Protect Yourself from Identity Theft This Tax Season

With tax season upon us your personal information is floating around everywhere and identity thieves are working overtime to steal it.  From social security numbers to employer and income information, it’s an identity theft nightmare waiting to happen. Unless, of course, you’re a thief. Then it’s identity theft paradise.

Don’t think it can happen to you?  According to Javelin Strategy and Research, 8.4 million U.S. adults were victims of identity fraud in 2007.

Here are some tips to help you stay safe this tax season:

  • Choose your tax preparer carefully. Ask for referrals from friends and coworkers.
  • Beware of unsolicited emails claiming to be from the IRS. Such emails often contain links that automatically download software designed to steal your passwords and account information.
  • Protect your Social Security number. Don’t give out your Social Security number if it’s not necessary.
  • Guard your mailbox. Your mailbox is a treasure chest for crooks this time of year. If someone gets a hold of your tax forms they’ll know your social security number, your employer and how much money you made last year. If you don’t yet have a locking mailbox, now would be the perfect time to get one.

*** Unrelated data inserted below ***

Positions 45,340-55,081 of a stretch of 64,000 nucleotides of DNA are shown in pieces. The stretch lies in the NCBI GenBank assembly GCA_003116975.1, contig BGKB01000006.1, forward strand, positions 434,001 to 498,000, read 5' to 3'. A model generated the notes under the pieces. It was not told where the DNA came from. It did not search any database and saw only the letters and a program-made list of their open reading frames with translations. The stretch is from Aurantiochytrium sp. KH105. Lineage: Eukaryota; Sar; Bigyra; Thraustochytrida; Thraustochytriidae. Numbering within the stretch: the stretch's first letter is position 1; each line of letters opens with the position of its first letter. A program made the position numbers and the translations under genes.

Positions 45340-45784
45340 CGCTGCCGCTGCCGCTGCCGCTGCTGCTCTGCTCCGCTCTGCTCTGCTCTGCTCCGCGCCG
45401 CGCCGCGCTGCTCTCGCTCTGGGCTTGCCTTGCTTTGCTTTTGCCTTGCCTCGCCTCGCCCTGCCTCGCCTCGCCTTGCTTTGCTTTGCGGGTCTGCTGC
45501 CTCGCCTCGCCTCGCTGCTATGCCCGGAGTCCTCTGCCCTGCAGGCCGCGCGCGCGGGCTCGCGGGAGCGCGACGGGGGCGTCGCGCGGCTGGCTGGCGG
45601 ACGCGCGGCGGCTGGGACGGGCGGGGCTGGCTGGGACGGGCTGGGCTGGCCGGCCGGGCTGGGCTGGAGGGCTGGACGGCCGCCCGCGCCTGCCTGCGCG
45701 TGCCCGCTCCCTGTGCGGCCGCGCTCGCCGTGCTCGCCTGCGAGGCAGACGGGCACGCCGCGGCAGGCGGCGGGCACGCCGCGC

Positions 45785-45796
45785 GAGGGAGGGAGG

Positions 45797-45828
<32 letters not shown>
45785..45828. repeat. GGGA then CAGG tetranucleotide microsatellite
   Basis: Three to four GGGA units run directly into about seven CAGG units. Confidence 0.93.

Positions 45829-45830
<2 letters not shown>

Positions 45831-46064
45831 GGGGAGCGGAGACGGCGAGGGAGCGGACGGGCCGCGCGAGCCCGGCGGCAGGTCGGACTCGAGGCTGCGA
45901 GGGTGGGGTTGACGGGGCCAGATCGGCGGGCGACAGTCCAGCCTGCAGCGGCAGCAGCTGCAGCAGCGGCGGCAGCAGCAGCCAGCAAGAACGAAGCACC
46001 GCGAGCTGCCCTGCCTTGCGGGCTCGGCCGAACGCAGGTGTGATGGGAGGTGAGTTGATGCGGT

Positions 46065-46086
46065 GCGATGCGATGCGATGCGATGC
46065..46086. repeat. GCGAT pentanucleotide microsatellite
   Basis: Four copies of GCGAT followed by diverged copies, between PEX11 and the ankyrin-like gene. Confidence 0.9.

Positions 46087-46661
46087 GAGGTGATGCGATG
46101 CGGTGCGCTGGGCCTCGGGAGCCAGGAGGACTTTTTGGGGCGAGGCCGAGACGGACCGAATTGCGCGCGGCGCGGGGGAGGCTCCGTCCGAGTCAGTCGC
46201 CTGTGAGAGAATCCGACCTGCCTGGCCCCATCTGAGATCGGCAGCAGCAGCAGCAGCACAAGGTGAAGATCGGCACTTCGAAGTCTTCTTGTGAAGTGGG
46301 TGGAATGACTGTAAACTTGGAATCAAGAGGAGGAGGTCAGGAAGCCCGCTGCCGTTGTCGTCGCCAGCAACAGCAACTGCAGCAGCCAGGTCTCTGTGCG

• Watch the websites you visit. If you use online tax services, just be sure you are dealing with a legitimate site. Clone websites can be easily set up by scammers with the sole purpose of harvesting your personal information.

Tax season is ripe for identity theft, but you don’t have to be a victim. By keeping the above tips in mind, you can get through tax season without putting yourself at an increased risk of identity theft.

National Council on Compensation Insurance Says Younger Workers Are More Accident Prone

According to a study conducted by the National Council on Compensation Insurance, younger workers have more injuries and illnesses than older workers; but older workers have higher costs per claim. The researchers discovered that age is an important factor in overall claim costs, but the significance of age on claims frequency has lessened. This has been interpreted to mean that age may not play an important role in future frequency trends. However, the relationship between age and claim severities is basically unchanged.

Factors associated with age, such as average wages, claim durations, lump-sum payments, injury diagnoses, and number of medical treatments, comprised a large part of the reason for the differences in the severity of claims between younger and older workers. The differences in wages and duration of claims were the principal reasons for the differences in the amount of payouts between younger and older workers. Differences in wages accounted for approximately one third of the differences in the amount of payout, while the differences in the duration of claims accounted for almost one half the difference.